Today we welcome back a dear friend of the Library as Incubator Project, multimedia and collage artist (and library gallery curator) Melissa Kolstad! Today Mel tells us about a project-based class she led recently that’s all about personal connection to libraries – and includes the how-to in case you’re game to try this out yourself. Read on! ~ Laura

by Melissa Kolstad

In the last two years, I’ve done more work with our library (the Fond du Lac Public Library) than ever before – I became a member of the Board of Trustees (and I’m currently vice president); taught a “Crafternoon” using book spines in collage; served on the library’s creative space advisory committee (their new maker space called the Idea Studio, set to open later this year); became a trustee on the board of the Winnefox Library System, which serves 30 libraries in Fond du Lac’s five surrounding counties; and – probably most in my wheelhouse – became the volunteer curator of the Langdon Divers Gallery, which is housed right in the library.  But more on that commission in later posts!

Because I love serving the library which has given me so much, I devised a project-based class where students can show their love for the library of their choice – I call it Homage to Libraries.  I debuted this class at Black-Eyed Press in Racine, Wisconsin, which owner Samira Gdsis also paired with an artist talk at the Racine Public Library (she set this up for me!).  I catered my talk to show how the library has factored in to so much of the art I’ve created, and it also set the tone for the class later in the day.

Mel presenting her artist talk.

Mel presenting her artist talk.

We had a full house for this class, which was part of Black-Eyed Press’ Artist of the Book series and financed in part by a grant from ArtSeed, which is the Racine Arts Council’s grant program.   And everyone had a wonderful time paying tribute to their own favorite libraries – because who among us doesn’t have one of those?  😀

Here’s what you’ll need for this project:

A book with an interesting or meaningful cover (I used Readers Digest Condensed Books)

  • PDF glue (or watered-down Elmer’s)
  • Hake brush or similar, for spreading glue
  • Binder clips or clamps
  • Ruler
  • Box cutter
  • X-Acto knife
  • Shrink plastic (preferably for inkjet printers, unless you’re sketching)
  • Parchment paper
  • Cookie sheet
  • Bits of paper (for collaging your “shadow box”)
  • Pens and markers (preferably water resistant, like Microns)
  • Glue dots
  • Sandpaper
  • Book cover shreds (if desired), for border

Instructions:

  1. Create your shrink plastic piece.  Begin with a photo or a sketch.   Since the shrink plastic decreases in size 40-60%, you’ll want to figure out how large to print or create your image.  My library image was 5” long to start; it decreased by 60%, leaving it 2” long.  Therefore, I based my “shadow box” on the finished size.  Be sure to follow the instructions for preparing the shrink plastic for your oven or toaster oven.  You also may want to enhance your piece with colored pencils or Micron pens NOW, before it shrinks, because it’s much easier to work with at this point.  When finished “baking”, set aside.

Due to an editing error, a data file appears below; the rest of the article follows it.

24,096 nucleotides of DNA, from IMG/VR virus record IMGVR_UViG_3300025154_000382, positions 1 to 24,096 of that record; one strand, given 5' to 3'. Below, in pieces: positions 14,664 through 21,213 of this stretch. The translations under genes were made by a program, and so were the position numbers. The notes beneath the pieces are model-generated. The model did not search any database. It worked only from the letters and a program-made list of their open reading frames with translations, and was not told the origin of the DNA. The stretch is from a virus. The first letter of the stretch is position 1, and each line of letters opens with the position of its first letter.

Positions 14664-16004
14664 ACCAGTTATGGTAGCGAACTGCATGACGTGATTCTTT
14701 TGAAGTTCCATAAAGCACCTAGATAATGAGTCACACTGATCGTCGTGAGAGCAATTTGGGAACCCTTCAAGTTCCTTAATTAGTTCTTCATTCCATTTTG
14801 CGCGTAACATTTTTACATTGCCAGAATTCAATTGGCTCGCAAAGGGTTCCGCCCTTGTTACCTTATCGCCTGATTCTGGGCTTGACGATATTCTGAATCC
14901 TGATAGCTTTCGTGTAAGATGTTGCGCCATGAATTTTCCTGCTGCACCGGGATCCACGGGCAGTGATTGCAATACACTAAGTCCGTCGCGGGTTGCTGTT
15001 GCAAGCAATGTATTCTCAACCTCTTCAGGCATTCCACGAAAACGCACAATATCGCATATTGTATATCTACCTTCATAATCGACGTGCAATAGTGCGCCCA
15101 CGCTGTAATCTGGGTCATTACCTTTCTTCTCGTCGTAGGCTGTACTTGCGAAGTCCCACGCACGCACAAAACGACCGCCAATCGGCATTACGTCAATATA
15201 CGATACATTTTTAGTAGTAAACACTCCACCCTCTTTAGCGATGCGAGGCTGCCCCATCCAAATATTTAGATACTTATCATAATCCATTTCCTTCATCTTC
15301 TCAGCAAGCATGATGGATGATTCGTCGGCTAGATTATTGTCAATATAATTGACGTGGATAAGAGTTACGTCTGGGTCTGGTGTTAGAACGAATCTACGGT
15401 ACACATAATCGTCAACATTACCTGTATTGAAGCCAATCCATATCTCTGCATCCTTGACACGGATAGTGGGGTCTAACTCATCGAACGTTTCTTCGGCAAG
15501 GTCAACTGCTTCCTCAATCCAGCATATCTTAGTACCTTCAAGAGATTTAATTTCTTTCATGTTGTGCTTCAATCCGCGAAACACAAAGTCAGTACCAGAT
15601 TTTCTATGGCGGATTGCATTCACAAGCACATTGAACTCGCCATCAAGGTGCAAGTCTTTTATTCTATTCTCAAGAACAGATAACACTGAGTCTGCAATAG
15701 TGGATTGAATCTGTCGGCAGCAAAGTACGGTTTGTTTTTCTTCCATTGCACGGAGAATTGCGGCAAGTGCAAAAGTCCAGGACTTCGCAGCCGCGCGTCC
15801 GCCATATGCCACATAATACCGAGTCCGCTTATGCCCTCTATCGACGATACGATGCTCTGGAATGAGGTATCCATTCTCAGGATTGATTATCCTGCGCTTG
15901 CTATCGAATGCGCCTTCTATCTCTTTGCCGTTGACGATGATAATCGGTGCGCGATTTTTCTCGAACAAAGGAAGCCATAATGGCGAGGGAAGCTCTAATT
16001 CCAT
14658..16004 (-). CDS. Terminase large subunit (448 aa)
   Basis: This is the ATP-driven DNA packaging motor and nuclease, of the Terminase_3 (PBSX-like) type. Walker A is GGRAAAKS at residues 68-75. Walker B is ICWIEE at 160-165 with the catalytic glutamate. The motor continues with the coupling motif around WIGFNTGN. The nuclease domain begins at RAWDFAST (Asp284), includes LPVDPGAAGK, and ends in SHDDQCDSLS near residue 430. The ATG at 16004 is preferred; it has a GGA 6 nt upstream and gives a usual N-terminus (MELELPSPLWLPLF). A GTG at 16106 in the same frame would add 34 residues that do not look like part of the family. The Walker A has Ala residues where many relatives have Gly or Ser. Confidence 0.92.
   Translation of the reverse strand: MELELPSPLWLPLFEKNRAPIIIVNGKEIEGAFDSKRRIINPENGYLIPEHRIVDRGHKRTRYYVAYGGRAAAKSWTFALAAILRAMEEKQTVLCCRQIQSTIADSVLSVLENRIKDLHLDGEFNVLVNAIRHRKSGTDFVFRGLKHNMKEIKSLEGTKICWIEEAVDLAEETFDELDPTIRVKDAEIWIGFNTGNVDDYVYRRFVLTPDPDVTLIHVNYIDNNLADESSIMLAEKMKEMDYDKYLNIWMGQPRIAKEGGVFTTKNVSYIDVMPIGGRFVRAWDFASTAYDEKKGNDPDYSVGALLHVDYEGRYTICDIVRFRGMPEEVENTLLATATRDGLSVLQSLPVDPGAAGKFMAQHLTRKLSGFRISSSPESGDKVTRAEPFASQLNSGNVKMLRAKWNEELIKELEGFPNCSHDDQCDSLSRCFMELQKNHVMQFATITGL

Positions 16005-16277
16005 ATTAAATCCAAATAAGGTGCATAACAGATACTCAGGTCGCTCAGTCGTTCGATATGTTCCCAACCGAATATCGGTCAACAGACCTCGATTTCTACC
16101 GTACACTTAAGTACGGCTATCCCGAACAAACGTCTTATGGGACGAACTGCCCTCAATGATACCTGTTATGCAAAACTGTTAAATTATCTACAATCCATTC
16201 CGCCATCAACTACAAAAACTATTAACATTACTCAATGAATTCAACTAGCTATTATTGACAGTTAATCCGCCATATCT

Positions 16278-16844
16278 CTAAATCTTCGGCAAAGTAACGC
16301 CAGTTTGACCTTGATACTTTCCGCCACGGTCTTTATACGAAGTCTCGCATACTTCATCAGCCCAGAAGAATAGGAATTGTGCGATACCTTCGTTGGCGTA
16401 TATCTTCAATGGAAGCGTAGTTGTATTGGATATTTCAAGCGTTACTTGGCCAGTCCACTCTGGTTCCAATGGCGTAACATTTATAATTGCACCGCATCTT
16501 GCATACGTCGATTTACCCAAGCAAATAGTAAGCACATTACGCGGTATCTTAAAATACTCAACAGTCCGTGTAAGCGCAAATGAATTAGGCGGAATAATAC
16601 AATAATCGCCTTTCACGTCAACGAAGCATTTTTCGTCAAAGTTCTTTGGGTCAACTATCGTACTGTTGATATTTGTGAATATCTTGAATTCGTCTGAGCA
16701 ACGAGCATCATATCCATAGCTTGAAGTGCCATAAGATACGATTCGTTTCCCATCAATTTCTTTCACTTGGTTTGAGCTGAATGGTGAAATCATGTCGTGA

2. Take your book and hold it in your non-dominant hand, near the pages.
  3. Dilute one part glue and 1/2 part water, and spread mixture all over the exposed pages of the book and back cover, but not the front cover, while holding.
  4. When you feel the pages have been adequately covered, take your binder clips and secure the pages together.  Let the glue dry as much as possible; this process can be hastened with a blow-dryer.
  5. Using your box cutter, carefully begin carving your book cover to its desired size (I did a 2”X2” square for mine).   A sharp blade is key.  You can then use this window as a gauge for your inside pages.  Also, you may notice that there are some unsightly edges you may want to fix – you can paint them, color them with markers, or use graphic or rainbow tape to cover them up.  (I used tape.)
  6. When the pages are dry (or close), measure the size of “window” you’d like for your interior pages, slightly larger than your cover opening. Begin carving with your craft knife. I carved about 4-5 pages away on my book.
  7. Once the inside pages have been carved to the desired depth, spread a layer of glue onto the inside front page and the inside front cover.  Glue them together.  Re-clamp using binder clips.
  8. While your book is drying, this is a great time to start finding bits of paper for your collaged interior.  I used tiny, tiny pieces of white, blue and green Japanese papers for the sky, clouds and grass.  You can create whatever tableau you’d like!  🙂
  9. Your book is dry!  You can start your tiny collage or embellishing!  😀
  10. When you’re finished with this part, use a glue dot to secure your shrink plastic piece to the “shadow box”.

VOILA!!  You’ve created your very own homage to your favorite library!  😀

Learn more about Melissa and her work at her website, melkolstad.com

 

 

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